Still, some of the Diophantine problems are more intractable than others. “Many researchers in the field try to develop new methods for solving Diophantine equations,” Poonen says, “but I work also on the ‘dark side’ by trying to prove that some classes of problems are unsolvable.”
New Tools for Old Problems
Rather than employ tools from geometry and other fields to solve specific Diophantine problems, it might have been possible to develop computer programs to solve the general case of such problems instead. But mathematicians Martin Davis, Yuri Matiyasevich, Hilary Putnam and Julia Robinson, showed that finding full solutions to these problems isn’t as simple as tasking a computer with searching for them. Their work culminated in a 1970 theorem that answered German mathematician David Hilbert’s famous 10th problem. That problem focused on finding an algorithm for determining whether, for some system of polynomial equations with integer coefficients, there exists a solution in the integers, Kedlaya notes. In thinking that such an algorithm could be found, “Hilbert was an optimist,” Kedlaya says. “Hilbert was big on trying to take care of general classes of problems.”
But the Matiyasevich theorem, which is also called the DPRM theorem or the MRDP theorem, showed that such an algorithm doesn’t exist. The discovery means that the “general problem of that type is, of course, intractable,” and individual instances of these problems can be “very hard to solve,” Kedlaya says.
Curiously, Corwin notes that for polynomial equations (or systems of such equations) in multiple variables, no one knows whether an algorithm can be found for determining whether rational solutions exist. “It’s anyone’s guess,” he says. Poonen has worked to show that such a general method for finding solutions in rational numbers is impossible.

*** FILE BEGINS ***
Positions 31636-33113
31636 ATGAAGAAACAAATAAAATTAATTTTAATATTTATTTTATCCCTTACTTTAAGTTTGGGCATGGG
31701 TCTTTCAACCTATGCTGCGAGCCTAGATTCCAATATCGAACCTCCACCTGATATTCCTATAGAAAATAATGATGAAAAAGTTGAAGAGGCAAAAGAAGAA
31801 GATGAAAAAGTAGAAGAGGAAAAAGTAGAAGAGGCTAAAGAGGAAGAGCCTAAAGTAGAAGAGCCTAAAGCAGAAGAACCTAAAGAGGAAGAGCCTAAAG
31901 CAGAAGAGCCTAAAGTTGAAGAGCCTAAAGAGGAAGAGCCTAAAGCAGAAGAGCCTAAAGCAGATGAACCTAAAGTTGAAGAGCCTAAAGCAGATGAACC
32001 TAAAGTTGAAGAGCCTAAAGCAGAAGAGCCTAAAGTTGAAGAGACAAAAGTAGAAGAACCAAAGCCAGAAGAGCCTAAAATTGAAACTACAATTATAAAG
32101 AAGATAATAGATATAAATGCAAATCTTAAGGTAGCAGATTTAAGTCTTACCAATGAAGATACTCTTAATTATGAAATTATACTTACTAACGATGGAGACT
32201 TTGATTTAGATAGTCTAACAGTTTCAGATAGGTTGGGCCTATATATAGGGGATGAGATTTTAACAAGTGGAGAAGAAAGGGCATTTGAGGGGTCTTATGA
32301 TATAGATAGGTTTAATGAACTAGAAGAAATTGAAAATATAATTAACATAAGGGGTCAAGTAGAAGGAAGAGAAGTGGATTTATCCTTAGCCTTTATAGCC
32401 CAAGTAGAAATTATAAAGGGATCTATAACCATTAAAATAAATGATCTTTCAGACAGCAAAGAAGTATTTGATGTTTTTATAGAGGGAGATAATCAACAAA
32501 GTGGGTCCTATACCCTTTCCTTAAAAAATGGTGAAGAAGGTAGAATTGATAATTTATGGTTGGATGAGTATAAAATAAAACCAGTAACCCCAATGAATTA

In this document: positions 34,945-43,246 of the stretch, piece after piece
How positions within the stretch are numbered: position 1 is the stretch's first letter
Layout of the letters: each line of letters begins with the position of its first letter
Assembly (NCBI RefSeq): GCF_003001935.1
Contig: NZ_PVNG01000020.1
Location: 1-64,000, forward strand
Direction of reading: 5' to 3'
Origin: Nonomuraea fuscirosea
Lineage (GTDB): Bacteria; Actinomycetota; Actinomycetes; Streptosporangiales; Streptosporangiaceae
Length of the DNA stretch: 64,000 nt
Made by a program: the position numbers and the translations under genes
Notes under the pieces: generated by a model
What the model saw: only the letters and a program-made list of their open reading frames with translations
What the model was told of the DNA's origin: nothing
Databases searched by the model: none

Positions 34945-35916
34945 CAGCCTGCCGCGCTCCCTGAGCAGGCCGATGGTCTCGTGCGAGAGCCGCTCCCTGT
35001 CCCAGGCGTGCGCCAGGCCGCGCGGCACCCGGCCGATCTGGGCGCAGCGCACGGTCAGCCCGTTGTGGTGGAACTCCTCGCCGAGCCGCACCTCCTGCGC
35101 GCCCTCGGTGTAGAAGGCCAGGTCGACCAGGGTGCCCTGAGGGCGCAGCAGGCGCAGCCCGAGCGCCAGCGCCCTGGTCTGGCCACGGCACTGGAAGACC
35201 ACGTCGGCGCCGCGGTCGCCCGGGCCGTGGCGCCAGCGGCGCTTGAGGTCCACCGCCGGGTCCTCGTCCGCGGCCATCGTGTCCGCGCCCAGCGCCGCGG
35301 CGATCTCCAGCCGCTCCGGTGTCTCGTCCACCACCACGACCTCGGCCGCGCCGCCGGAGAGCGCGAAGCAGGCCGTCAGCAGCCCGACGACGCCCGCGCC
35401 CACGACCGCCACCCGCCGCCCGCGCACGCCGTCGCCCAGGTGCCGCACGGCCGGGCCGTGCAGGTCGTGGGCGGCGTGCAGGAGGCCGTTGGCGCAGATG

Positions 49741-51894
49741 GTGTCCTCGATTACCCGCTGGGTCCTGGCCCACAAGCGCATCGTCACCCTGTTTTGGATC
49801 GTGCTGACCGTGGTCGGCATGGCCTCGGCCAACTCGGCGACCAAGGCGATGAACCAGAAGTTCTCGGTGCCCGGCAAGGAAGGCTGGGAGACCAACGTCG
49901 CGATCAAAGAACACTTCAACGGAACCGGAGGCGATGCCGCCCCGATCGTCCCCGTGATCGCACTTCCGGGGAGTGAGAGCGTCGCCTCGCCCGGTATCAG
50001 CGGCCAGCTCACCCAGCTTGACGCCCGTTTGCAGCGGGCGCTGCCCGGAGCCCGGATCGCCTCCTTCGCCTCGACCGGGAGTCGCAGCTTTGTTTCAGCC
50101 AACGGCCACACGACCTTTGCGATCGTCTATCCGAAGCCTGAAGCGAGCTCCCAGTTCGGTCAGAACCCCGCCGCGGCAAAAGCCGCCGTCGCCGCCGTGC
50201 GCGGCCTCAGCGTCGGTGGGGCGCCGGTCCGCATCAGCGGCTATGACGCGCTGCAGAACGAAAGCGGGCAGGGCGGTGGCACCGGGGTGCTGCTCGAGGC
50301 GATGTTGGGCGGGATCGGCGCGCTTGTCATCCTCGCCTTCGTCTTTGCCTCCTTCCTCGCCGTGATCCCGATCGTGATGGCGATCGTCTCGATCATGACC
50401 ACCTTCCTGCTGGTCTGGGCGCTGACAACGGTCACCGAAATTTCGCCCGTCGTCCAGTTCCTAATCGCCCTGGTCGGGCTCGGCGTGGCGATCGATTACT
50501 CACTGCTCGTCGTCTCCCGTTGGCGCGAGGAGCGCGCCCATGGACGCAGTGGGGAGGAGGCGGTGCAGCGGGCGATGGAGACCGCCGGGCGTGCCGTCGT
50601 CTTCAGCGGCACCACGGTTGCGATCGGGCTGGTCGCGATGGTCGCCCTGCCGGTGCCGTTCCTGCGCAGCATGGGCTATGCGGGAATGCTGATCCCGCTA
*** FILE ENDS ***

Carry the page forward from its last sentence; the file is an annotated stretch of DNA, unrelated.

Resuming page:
For some of these ancient questions, including ones posed by Diophantus himself, “we’re only just now developing methods that can help answer them,” says Jennifer Balakrishnan, a mathematician at Boston University. For example, a problem from Diophantus’s book Arithmetica concerns whether positive, rational solutions for x and y exist such that the equation y2 = x8 + x4 + x2 is satisfied. Though Diophantus provided a solution, which is x = ½ and y = 9 ⁄ 16, Balakrishnan says that until 1998, it was unknown how many other solutions existed. In a doctoral thesis at the University of California, Berkeley, Joseph Wetherell presented techniques for answering this question.
More recently, Balakrishnan and her collaborators have been developing new techniques to find similar solutions. A recent impactful result, she says, was Brian Lawrence and Akshay Venkatesh’s new proof of something called Mordell’s conjecture. Though Gerd Faltings first proved Mordell’s conjecture in 1983, the work by Lawrence and Venkatesh “gives another perspective on a problem that's nearly 100 years old,” Balakrishnan says. These and other advances show that interest in Diophantine geometry has been growing in recent years, Corwin says, “especially with the rise of new methods.”